Four ways fabric curtain walls can improve energy efficiency
Fabric curtain walls have many benefits for building including increased energy efficiency, controlling dust and debris, and HVAC cooling
Fabric curtain walls have many uses to separate environments within and around the perimeter of industrial buildings, while also offering a simple, quick, inexpensive means of improving energy efficiency.
Many buildings, especially older ones, have open dock areas that are inside or outside the footprint of the building envelope. Not everyone uses the modern dock design of individual dock positions with individual dock doors, etc. These “open” areas introduce cold air or hot air into the building, causing the temperature within to rise or drop. This can be tough on the climate control systems in use, if any.
By enclosing these open dock areas with fabric curtain walls, companies have an easier time keeping the thermostat at a consistent temperature to reduce energy spending. As the seasons change, these types of walls can be designed to open up when weather is more agreeable for full weather and energy control. Additionally, keeping the facility at the proper temperatures usually makes for happier, more productive employees.
Along the same lines, we see many customers introduce HVAC cooling into large areas of their buildings and in some cases, condition the whole footprint. The reasons for this vary from employee comfort and safety, raw material or ingredient requirements, or for specific processes in production areas. With fabric curtain walls, you can effectively set up HVAC temperature zones so that a specific space is receiving the treated air and energy dollars aren’t floating throughout the entire building. By compartmentalizing the square footage, you can be more strategic with HVAC expenditures on an annual basis.
Another area where fabric curtain walls improve energy efficiency is at large grade level door openings or rail dock openings. Many of these larger door openings are too big for fast-acting, high-speed doors and the cost for giant telescoping doors (think airplane hangar size) isn’t in the budget. Keeping traditional doors at these locations is a maintenance headache and a nightmare for the maintenance budget. By utilizing a sliding fabric curtain wall, simple in design, the opening can be blocked off to keep wind and elements from entering the building and lowering or raising the temperature. Controlling air infiltration (wind) is the larger part of the battle in controlling temperature. These simple curtains seal off the openings nicely and the original existing door unit can be kept for security or as an off-hours door as needed.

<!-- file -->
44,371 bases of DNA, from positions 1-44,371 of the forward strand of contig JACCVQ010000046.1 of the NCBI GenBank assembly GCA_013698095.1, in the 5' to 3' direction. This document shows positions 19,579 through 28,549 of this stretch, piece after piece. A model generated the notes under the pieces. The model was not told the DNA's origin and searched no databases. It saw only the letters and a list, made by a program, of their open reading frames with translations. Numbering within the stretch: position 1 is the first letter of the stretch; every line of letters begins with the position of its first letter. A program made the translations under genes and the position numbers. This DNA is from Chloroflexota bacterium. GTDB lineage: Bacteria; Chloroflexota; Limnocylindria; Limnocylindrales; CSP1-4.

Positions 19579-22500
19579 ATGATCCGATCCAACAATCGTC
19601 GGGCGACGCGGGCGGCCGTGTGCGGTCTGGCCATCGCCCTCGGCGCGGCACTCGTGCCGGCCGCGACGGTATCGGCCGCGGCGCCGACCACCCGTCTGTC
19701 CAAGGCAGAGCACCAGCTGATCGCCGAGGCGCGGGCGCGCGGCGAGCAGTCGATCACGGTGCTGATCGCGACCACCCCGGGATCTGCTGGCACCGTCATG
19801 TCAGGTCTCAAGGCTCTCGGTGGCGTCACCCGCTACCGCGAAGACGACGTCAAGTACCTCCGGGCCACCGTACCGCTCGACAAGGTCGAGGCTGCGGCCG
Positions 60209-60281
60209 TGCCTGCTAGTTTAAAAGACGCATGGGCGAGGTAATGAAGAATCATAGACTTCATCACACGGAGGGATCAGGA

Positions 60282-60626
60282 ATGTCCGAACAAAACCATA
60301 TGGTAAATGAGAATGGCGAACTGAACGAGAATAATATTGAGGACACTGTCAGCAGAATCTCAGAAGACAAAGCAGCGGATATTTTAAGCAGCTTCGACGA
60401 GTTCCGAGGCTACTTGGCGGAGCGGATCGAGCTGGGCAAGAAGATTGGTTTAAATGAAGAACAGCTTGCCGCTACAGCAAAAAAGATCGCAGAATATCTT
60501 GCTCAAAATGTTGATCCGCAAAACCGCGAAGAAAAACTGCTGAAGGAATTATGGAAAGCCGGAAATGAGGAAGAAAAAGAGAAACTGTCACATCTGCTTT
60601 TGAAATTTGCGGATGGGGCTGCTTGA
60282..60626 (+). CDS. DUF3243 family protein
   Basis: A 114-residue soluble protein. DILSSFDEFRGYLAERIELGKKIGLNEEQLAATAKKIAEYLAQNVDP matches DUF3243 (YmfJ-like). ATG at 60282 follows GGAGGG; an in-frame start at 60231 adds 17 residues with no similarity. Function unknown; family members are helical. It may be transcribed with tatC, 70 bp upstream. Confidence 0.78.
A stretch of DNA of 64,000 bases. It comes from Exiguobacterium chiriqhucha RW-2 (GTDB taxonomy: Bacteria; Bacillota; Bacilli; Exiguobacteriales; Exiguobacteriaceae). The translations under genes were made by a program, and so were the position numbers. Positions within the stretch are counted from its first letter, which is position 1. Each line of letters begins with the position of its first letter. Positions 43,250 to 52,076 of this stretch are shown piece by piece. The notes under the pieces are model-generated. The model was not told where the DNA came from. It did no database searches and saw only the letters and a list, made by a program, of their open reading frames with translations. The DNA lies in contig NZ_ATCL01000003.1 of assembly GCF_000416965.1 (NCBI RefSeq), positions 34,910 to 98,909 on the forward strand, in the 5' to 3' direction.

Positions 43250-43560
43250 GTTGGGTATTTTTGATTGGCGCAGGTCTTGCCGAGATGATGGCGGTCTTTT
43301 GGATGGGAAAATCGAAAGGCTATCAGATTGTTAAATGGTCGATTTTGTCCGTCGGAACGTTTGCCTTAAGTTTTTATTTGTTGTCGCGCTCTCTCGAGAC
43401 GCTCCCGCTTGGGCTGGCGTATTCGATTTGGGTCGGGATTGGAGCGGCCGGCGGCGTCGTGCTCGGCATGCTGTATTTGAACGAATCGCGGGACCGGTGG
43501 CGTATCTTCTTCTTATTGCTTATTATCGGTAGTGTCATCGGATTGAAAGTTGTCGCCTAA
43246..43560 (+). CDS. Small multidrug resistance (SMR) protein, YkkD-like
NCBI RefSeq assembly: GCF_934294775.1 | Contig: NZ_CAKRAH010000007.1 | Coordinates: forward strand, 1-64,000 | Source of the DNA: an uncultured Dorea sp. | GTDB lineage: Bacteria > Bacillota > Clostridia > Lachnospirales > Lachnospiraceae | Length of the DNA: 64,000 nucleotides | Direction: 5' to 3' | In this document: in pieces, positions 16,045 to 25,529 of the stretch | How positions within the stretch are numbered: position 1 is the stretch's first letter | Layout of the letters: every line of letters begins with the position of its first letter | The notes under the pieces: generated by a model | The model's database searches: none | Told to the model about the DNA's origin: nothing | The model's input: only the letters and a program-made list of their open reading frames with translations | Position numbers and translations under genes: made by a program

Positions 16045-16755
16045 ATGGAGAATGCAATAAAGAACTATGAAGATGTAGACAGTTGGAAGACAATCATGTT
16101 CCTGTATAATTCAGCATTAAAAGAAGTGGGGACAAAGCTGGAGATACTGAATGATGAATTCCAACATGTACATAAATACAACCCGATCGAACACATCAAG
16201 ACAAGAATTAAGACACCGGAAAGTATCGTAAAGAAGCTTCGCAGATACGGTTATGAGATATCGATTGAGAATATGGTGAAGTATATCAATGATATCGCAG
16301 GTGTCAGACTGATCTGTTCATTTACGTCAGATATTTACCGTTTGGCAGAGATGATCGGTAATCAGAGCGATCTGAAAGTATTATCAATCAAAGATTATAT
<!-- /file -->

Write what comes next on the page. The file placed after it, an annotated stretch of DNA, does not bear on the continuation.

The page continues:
Lastly, controlling dust and debris, which can migrate into and through a building, shouldn’t be overlooked. This type of contaminant in a building can wreak havoc on HVAC or refrigeration equipment or process equipment that is overly sensitive to foreign matter. By controlling the migration and/or collection points of dust within your building, you allow your HVAC and process equipment to work at a higher efficiency. This saves energy dollars and could prolong the life of the units.
When it comes to saving energy, everyone’s been told to turn off the lights if they’re closing up the shop or to turn off the computer you’re done using for the day. While every little bit helps, for real cost and energy savings, there’s a big opportunity for your plant with fabric curtain walls.
Kyle Justice is vice president of sales for Zoneworks.
Annual Salary Survey
After almost a decade of uncertainty, the confidence of plant floor managers is soaring. Even with a number of challenges and while implementing new technologies, there is a renewed sense of optimism among plant managers about their business and their future.
The respondents to the 2014 Plant Engineering Salary Survey come from throughout the U.S. and serve a variety of industries, but they are uniform in their optimism about manufacturing. This year’s survey found 79% consider manufacturing a secure career. That’s up from 75% in 2013 and significantly higher than the 63% figure when Plant Engineering first started asking that question a decade ago.